Raw and rousing new documentary How to Survive a Plague from director David France charts the early years of the AIDS epidemic in the States and the work done by activist groups ACT UP and TAG to gain access to drugs to make the illness manageable when authorities refused to do more to help. Archival footage captures the intense pressure-cooker atmosphere the gay community had to organise itself within for effective action. To mark its release this week, here are our pick of ten other films about grass roots resistance and the fight for better ways of living you have to see.
Everyday Rebellion (2013)
This new Austrian documentary from The Riahi Brothers offers a snapshot of the current state of non-violent resistance movements and the different forms they are taking around the world - from the FEMEN group in Ukraine to Occupy Wall Street and the Indignados in Spain. Screening at CPH:DOX festival in Copenhagen on 13, 15, 16 November.
Ukraine Is Not A Brothel (2013)
FEMEN is the focus of Australian director Kitty Green's fascinating film. She followed the Ukrainian female activists for four years in their topless protests against patriarchy and authoritarian regimes, revealing a complex ambiguity in its leadership in the process. The title is a slogan the group wrote on their torsos in their early days combatting Ukraine's rep as Europe's prostitution hub.
United Red Army (2007)
Koji Wakamatsu's lauded docu-drama, which features a music score from Jim O'Rourke, splices tense archive footage with acted sequences to depict the rise and self-destructive fall of one of the most extreme young revolutionary groups of the '60s – Japan's left-wing United Red Army.
Fuck For Forest (2012)
Selling access to home-made porn and holding public orgies is the MO by which Berlin-based activist NGO Fuck for Forest makes money for rescuing rain forests. Polish director Michal Marczak hung out with the group to document their controversial activities, raising intriguing questions about contemporary lifestyles and community engagement.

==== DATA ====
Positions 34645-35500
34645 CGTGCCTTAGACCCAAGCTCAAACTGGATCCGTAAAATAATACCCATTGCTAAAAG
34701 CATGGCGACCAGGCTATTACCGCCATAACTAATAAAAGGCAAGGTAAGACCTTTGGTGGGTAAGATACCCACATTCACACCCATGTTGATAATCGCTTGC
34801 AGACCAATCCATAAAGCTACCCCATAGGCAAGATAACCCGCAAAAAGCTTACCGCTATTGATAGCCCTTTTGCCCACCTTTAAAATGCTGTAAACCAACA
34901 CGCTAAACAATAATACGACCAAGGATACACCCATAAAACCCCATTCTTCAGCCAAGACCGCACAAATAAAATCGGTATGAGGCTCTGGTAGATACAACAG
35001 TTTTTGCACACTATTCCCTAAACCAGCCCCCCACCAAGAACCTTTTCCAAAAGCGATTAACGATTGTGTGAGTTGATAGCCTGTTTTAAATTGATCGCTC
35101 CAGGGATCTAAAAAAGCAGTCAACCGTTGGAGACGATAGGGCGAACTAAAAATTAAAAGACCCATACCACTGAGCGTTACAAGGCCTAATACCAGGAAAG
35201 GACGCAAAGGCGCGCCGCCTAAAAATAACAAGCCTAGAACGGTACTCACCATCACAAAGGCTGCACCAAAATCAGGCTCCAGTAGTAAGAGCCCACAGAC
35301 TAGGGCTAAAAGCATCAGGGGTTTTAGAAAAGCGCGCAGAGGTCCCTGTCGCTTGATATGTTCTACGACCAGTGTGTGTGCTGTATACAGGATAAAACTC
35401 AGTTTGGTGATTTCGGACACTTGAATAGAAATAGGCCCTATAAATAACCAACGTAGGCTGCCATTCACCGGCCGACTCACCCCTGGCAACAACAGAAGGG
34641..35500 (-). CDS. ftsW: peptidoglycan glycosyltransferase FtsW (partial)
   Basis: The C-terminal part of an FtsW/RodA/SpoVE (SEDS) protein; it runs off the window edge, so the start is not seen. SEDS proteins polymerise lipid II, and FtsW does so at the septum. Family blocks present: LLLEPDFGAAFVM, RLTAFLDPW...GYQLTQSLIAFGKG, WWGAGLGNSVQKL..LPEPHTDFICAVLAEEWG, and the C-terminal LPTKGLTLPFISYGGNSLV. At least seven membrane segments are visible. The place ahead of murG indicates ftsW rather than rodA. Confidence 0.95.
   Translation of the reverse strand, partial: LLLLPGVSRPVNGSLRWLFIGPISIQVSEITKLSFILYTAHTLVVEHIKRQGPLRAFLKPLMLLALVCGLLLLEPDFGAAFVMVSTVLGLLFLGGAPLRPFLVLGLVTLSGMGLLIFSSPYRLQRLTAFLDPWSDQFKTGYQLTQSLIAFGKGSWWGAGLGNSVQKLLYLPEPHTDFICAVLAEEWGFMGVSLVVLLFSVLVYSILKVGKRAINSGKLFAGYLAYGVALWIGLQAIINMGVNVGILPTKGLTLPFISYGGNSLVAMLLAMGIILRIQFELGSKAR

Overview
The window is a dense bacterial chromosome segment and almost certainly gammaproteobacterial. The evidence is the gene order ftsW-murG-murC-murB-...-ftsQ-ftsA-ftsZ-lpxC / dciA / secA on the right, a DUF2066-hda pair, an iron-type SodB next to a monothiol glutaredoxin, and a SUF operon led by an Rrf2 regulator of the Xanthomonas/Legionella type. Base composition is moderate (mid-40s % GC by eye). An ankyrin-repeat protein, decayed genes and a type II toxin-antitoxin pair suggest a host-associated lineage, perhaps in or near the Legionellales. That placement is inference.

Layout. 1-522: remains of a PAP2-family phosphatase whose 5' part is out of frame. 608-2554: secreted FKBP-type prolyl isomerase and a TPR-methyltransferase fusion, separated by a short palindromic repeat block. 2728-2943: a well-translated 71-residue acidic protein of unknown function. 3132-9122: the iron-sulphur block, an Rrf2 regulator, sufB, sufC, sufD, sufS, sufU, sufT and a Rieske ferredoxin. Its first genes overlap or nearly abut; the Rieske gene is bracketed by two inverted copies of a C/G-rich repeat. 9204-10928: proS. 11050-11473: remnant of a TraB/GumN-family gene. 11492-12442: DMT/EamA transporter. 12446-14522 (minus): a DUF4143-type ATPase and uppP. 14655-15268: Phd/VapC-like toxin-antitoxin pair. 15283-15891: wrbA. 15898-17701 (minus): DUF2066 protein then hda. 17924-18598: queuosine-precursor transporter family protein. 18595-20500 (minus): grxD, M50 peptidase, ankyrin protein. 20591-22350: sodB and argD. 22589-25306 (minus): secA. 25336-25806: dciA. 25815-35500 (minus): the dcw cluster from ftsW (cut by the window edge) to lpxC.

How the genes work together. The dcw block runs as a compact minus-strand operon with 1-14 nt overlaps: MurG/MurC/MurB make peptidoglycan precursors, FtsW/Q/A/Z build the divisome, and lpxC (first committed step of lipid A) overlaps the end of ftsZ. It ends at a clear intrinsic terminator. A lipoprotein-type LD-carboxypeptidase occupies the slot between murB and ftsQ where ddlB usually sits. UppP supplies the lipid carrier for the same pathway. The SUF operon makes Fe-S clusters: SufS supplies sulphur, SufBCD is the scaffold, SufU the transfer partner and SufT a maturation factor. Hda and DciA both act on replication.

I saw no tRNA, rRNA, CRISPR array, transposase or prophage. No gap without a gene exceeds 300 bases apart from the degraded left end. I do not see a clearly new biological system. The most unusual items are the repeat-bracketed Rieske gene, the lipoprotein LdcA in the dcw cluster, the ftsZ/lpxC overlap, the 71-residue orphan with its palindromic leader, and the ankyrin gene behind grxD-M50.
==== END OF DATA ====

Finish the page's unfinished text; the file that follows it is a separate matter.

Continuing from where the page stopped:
Pussy Riot – A Punk Prayer (2013)
This documentary by Mike Lerner and Maxim Pozdorovkin brings us into the centre of last year's trial of gutsy anti-Putin activists Pussy Riot for their guerrilla punk performance in a Moscow cathedral - an action that brought a firestorm of attention to human rights abuses in Russia, even while alienating many of their own people who remember all too well church persecution under Soviet rule.
Long before Pussy Riot, Vera Chytilova's vibrantly surreal, anarchic Czech New Wave classic depicted two girls indulging in a playful riot of destruction, laying waste to a banquet that’s been set out for Communist leaders in a repressive regime that lauded "production" over humanity. The authorities banned it for "depicting the wanton", and prohibited its daring female director from working again for nearly a decade.
Nothing But A Man (1964)
Released in the UK for the first time this year, Michael Roemer's grittily naturalistic, soul-weary indie was one of the first depictions of black life in the Deep South. It shows the first stirrings of the Civil Rights Movement through its railroad-worker protagonist's efforts to resist the all-pervasive racism of the era rather than succumb to booze and despair.
Legendary journalist John Pilger's new documentary charts Australia's shameful colonial legacy of apartheid-style racial oppression of its Aboriginal people, and its parallel history of resistance. The film journeys into Utopia - a vast region in the north, which is home to the Earth's oldest human presence. Out in the UK on 15 November.
5 Broken Cameras (2011)
A powerfully personal, human documentary from Emad Burnat and Guy Davidi assembled from years of footage shot by Palestinian farmer Burnat in his village of Bilin on the West Bank. Burnat makes a video-diary of his family’s daily life, which soon takes on wider resonance as a record of his community’s spirited resistance to Israeli territorial expansion.
Battleship Potemkin (1925)
We couldn't forget the mother of all protest films, Sergei Eisenstein's silent Soviet masterpiece about sailors who mutiny after being served up rotten meat. Using then-new montage techniques to create sympathy, it's one of the greatest propaganda films ever made, its dramatisation of Communist ideals so persuasive at the time Germany's SS were forbidden to watch it.